Most SEO Blogs have an AgendaAaron recently mentioned that there are over 5,000 SEO blogs out there today. A lot of people read the more popular SEO blogs as if they were the Gospel itself. What most of them don't realize, or don't want to realize, is that almost all of these blogs have one of a few agendas: To promote the business running the blog so they can get more clients To promote the blogger as an SEO expert so he can get more clients. To get lots of links, so that they can rank for [SEO] and, you got it, get more clients and sell advertising Granted, there are a few exceptions. The bottom line is, however, that most of these blogs are fundamentally aimed at increasing their readership, their clients, and their reputation. That means that the information they offer is less aimed at being fundamentally useful, and more about furthering their goals. It very rarely is about providing concrete, useful tips that will lead to a direct increase in your ROI.
Don't Believe Anything Anybody saysOften, someone will come to me and tell me that they've stopped writing content, or that they don't want any reciprocal links, or that they don't want to be listed on site X. Then I ask them why. Invariably, the answer I get is "I read it on a blog" or "It was on a forum", or "I saw it on Twitter". You need to make a business decision based on data, not on what something written somewhere on some forgotten piece of the internet. Different sites will also have different focuses that provide higher ROI. E-Commerce stores may put more focus on optimizing for conversions from existing traffic, while sites like blogs and forums that sell advertising on a CPM or flat rate model will optimize for higher traffic - link baiting and public relations. Niche Adsense publishers and others operating on the longer tail of search will look to create volume quality content and build links in a more focused manner, sending link juice to the pages that need it most.
Data is KingThe only way to make a decision is by looking at data gathered and seeing if the data provides you with enough information to make an informed decision. I think Diorex said it best: I will share with you the same answer that my employees get. "Do you have any data?" The answer is usually "No", or they would not have asked the question. To which I respond "Well why don't you run a test and get some data." Once a test has been run, they no longer ask my opinion because they now have an answer (good or bad, testing will give an answer) I have said it before and will probably say it again, buying data in the form of testing is the best investment you can make in your business. It is not cheap, which is what scares most would be internet marketers away.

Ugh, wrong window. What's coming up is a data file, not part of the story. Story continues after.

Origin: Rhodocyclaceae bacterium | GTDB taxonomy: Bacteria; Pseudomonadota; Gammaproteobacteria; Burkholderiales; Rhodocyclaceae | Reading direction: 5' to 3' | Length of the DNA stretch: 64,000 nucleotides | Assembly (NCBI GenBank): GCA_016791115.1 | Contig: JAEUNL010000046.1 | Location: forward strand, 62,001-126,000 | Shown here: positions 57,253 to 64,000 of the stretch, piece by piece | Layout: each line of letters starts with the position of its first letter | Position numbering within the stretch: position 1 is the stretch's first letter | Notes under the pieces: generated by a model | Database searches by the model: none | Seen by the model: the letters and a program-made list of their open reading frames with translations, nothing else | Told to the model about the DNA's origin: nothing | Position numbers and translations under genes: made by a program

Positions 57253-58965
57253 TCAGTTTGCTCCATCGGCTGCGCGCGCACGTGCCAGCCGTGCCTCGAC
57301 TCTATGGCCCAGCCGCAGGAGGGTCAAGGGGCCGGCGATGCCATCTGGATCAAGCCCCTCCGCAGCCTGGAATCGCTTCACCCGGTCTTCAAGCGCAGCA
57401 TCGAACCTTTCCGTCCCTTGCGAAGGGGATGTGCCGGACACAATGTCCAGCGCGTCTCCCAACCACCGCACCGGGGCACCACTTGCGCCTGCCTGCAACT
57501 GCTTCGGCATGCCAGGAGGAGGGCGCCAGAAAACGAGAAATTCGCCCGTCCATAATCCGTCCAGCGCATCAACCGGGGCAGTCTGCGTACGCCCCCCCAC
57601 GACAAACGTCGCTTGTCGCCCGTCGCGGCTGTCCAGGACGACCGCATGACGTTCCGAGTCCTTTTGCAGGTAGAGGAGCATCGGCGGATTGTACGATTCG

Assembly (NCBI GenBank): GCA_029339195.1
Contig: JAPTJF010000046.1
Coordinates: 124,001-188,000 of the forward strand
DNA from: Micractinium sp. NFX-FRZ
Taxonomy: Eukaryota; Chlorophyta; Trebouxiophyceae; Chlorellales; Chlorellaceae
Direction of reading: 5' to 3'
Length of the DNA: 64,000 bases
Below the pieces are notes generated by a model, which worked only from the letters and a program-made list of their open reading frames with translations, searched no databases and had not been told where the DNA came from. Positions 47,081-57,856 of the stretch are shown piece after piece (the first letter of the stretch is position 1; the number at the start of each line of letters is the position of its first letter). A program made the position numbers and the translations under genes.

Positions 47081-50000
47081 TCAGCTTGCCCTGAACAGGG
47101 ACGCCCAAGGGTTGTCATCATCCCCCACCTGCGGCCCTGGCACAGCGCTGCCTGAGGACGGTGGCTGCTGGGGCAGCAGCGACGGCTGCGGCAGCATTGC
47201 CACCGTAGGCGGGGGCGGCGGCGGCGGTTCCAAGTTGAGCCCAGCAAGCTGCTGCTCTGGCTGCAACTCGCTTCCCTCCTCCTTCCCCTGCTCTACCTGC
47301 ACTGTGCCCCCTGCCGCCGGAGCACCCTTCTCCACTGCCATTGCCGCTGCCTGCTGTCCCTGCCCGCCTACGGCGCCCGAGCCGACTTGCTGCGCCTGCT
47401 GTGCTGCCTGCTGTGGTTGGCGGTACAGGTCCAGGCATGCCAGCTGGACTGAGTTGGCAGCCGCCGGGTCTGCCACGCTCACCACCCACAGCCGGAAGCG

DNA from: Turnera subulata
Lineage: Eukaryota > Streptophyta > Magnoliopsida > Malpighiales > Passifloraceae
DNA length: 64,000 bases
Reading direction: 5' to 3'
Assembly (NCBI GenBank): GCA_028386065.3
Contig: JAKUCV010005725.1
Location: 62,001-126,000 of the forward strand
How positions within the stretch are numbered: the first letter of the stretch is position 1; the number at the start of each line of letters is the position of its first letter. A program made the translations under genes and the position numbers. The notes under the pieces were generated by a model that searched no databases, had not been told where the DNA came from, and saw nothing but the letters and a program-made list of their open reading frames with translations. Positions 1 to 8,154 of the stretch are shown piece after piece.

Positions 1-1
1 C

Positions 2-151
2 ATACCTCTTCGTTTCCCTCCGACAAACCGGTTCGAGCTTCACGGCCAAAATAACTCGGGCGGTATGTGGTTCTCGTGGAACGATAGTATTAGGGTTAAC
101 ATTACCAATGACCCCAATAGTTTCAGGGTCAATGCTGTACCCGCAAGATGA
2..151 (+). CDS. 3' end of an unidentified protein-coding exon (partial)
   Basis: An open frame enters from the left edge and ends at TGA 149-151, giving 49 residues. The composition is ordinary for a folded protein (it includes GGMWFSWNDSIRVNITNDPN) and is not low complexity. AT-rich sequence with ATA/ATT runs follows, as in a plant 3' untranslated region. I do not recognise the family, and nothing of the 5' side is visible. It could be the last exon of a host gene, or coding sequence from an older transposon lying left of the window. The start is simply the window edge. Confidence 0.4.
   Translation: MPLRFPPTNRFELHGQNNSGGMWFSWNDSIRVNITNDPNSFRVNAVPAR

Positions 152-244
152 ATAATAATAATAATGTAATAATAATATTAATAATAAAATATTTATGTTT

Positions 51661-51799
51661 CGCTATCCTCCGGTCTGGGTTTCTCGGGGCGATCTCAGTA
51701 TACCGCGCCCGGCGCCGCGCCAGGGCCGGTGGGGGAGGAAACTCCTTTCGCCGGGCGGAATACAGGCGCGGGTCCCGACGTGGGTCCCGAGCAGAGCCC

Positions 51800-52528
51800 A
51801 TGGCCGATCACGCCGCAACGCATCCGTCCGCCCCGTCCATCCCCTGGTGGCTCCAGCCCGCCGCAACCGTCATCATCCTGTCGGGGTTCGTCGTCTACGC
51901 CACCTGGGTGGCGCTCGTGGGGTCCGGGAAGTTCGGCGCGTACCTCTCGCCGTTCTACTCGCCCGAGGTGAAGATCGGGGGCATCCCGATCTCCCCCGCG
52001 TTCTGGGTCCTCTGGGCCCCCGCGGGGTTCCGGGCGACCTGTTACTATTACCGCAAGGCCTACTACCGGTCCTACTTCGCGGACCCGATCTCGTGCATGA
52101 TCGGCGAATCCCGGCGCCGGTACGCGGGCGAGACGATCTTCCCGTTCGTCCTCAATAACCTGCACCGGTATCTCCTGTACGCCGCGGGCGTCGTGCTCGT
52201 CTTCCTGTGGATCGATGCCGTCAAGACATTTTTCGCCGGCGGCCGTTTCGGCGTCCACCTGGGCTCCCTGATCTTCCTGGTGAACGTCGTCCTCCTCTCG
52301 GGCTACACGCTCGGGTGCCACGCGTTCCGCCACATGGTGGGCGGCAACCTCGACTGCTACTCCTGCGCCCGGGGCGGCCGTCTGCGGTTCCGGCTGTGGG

Getting the DataSo Data is what helps make informed decisions. How do you get the data? If you're doing anything PPC/CPM based, you just need to start running a test campaign and use that data to scale, or alternatively shut down the project before you lose too much money. SEO is a bit different - no two web sites have the same link profile, and minor differences can lead to very different results in terms of how certain types of links and on page changes will effect changes in search results. That being said, it's best to have a secondary group of sites so you can measure the effectiveness of different link building methods, without endangering your profitable, money making sites. Ideally you also need to have a good idea of the link graph in the verticals you work in, and an idea of what competitors are trying to accomplish. To that end, I highly recommend Majestic SEO and SEM Rush (I'm a happy customer, nothing more). There's nothing like having fairly accurate data without being at the complete mercy of a search engine. It's a liberating feeling.
What Data Has Taught MeData has taught me that what works for one site doesn't necessarily work for another site. Strong sites with aged links have consistently performed better when they receive low quality links, while newer sites have languished until they received some better links. In one test, we sent low quality links to an aged authority site in a competitive niche. These are links that are probably not your top priority on your link building list, and certainly not given the time of day on most SEO blogs, yet we saw a definite increase in rankings on competitive terms. In the vertical we had a newer, less linked to site - there was absolutely no movement in either direction for that site. Our testing on authority sites has shown us that you can send almost any type of link and get some benefit, either in rankings boost on a specific keyword or a larger net for long tail keywords. Yet if you tried to rank a new site using the same tactics that clearly work on an old, trusted crusty site, there's a very good chance the new site would at the very least be filtered, and at the top end of the spectrum be penalized. Of course, defining what is an authority site is another issue - I suggest you go out and test what exactly is an authority site, and reach your own conclusions.
The Bottom LineYou need to be actively running tests and making efforts to build your business and your sites. The only data that you should trust is your own. While it's good to have an idea of what's going on in the larger SEO community, what really matters is your rankings. Everything else is, and should remain, secondary.Return to marketing news headlines
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